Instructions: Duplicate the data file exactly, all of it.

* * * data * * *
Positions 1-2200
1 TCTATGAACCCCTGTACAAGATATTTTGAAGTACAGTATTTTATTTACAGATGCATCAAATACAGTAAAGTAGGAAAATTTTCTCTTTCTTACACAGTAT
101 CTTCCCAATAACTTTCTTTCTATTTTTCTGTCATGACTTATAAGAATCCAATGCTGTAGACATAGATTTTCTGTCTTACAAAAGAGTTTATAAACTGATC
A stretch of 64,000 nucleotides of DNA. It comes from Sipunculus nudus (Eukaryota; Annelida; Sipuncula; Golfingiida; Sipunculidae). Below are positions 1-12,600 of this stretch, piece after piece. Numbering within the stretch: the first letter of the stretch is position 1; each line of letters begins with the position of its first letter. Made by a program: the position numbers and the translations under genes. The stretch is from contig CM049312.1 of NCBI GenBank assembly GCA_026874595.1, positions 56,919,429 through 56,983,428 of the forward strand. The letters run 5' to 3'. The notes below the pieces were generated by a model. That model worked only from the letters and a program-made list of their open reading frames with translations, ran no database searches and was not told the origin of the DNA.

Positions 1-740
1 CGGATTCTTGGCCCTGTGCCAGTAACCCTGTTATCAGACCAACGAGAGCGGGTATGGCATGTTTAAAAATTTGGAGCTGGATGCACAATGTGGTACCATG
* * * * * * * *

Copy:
Positions 1-2200
1 TCTATGAACCCCTGTACAAGATATTTTGAAGTACAGTATTTTATTTACAGATGCATCAAATACAGTAAAGTAGGAAAATTTTCTCTTTCTTACACAGTAT
101 CTTCCCAATAACTTTCTTTCTATTTTTCTGTCATGACTTATAAGAATCCAATGCTGTAGACATAGATTTTCTGTCTTACAAAAGAGTTTATAAACTGATC
A stretch of 64,000 nucleotides of DNA. It comes from Sipunculus nudus (Eukaryota; Annelida; Sipuncula; Golfingiida; Sipunculidae). Below are positions 1-12,600 of this stretch, piece after piece. Numbering within the stretch: the first letter of the stretch is position 1; each line of letters begins with the position of its first letter. Made by a program: the position numbers and the translations under genes. The stretch is from contig CM049312.1 of NCBI GenBank assembly GCA_026874595.1, positions 56,919,429 through 56,983,428 of the forward strand. The letters run 5' to 3'. The notes below the pieces were generated by a model. That model worked only from the letters and a program-made list of their open reading frames with translations, ran no database searches and was not told the origin of the DNA.

Positions 1-740
1 CGGATTCTTGGCCCTGTGCCAGTAACCCTGTTATCAGACCAACGAGAGCGGGTATGGCATGTTTAAAAATTTGGAGCTGGATGCACAATGTGGTACCATG